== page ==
The North East Pays Tribute to Queen Elizabeth II At the Great North Run

Tens of thousands of runners paid tribute to the Queen in Newcastle this morning on the start line of the Great North Run. Participants and spectators bowed their heads as the Bishop of Newcastle, the Rt Revd Mark Wroe, who, joined by faith leaders from across the city, led the crowd in a moment of remembrance. A poignant minute’s silence was then followed by the national anthem.

The event, one of the first mass gatherings in the country to take place since the death of the Queen, is expected to raise around £25 Million pounds in donations to worthy causes.

Sir Brendan Foster, Founder of the Great North Run said, “It was a privilege to be able to bring people together and give them the opportunity to pay tribute to the Queen at today’s event.

“The atmosphere on the start line was reflective, the nation has lost someone whose death is a defining moment for all of us, and who will be in our hearts and minds not just today and tomorrow but long into the future.

The Great North Run has always been about a sense of togetherness, of shared endeavour, and of community pride and spirit – qualities the Queen embodied and committed her whole life to upholding. The runners today ran in that same spirit.”

The event saw runners take on the iconic 13.1 mile course from Newcastle city centre, across the Tyne Bridge and finishing in South Shields, for the first time since 2019 due to pandemic related changes.

Ahead of the masses, a world class field took on the elite race. Kenya’s Hellen Obiri repeated her victory of 12 months ago, while Uganda’s Jacob Kiplimo won the men’s race following a thrilling three-way battle for much of the race distance.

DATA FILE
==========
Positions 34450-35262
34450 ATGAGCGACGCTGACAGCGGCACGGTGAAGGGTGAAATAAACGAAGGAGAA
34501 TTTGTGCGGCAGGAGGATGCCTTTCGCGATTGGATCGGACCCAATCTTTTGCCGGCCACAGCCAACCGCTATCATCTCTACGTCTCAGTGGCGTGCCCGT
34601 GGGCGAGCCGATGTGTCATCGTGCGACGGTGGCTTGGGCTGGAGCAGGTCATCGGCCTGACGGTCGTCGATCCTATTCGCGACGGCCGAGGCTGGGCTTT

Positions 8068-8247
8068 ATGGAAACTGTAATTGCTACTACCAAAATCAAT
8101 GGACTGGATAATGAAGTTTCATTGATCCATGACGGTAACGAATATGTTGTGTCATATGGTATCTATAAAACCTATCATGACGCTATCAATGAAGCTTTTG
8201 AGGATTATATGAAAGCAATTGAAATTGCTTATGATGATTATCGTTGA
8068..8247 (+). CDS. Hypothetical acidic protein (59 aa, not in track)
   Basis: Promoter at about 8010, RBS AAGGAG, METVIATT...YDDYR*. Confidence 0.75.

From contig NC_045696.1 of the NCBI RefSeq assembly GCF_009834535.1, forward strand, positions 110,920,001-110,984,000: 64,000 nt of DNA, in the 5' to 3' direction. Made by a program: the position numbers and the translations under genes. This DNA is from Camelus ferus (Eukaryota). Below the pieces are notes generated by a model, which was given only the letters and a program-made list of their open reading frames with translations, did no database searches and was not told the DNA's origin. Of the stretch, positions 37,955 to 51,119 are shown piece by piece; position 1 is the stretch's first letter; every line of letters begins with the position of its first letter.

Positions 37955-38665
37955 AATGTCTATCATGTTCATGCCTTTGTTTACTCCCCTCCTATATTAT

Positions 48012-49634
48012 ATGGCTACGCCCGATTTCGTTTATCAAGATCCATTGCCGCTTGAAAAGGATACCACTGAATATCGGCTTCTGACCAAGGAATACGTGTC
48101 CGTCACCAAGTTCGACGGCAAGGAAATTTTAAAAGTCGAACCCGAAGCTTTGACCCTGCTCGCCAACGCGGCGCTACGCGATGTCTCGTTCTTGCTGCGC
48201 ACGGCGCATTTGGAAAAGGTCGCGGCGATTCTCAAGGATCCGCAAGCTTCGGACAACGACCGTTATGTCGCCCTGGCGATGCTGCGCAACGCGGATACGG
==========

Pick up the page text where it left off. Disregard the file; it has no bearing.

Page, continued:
Obiri was given a tough test by Peres Jepchirchir and Almaz Ayana, the three crossing the line with only five seconds separating them.

Obiri crossed the line in 67.05, with Jepchirchir two seconds behind in 67.07, and Ayana in 67.10. First Brit over the line was Charlotte Purdue, who ran a largely solo race to finish in fifth with a time of 70.11.

Winner Obiri said: “I’m very happy to win again, although of course this route was different to last year. The crowds were so good, I am very pleased to win here.”

In the men’s race, Kiplimo quietly and confidently picked off his opponents, with 2013 winner Kenenisa Bekele, who finished an eventual third, dropping first, followed by second-place Selemon Barega with about four miles to go, leaving Kiplimo with clear air to finish in 59.33, Barega in 60.39 and Bekele in 61.01.

Kiplimo said: “The race was good – it was a great feeling to win. It was a strange feeling to run the last few kilometres on my own. From 10KM it was four or five of us, then three, then two, then just me.

“This is a wonderful crowd. Around 18-19KM the crowds were amazing. Everyone was cheering and smiling.

“When I heard the news (about the Queen) I thought the race was going to be cancelled – I was so happy to hear it was still going ahead. It is very sad news but it was good for us all to come together.”

2022 winner Marc Scott was first British runner home in sixth with a time of 62.28.

It was a very different kind of race due to the events of the last few days but it’s a great event as always. They know how to put an event on here in the North East. I’m just grateful to be part of it again, especially with a great field assembled.”

In the wheelchair races, David Weir won his eighth Great North Run in 42.49, closely followed by Daniel Sidbury in 43.01 and Nathan Maguire further back in a time of 46.40. Eden Rainbow-Cooper crossed the line in 51:27, just edging out Scotland’s Sammy Kinghorn on the line. Shelly Woods came third in 54:50.

Next year’s Great North Run will take place on Sunday 10 September.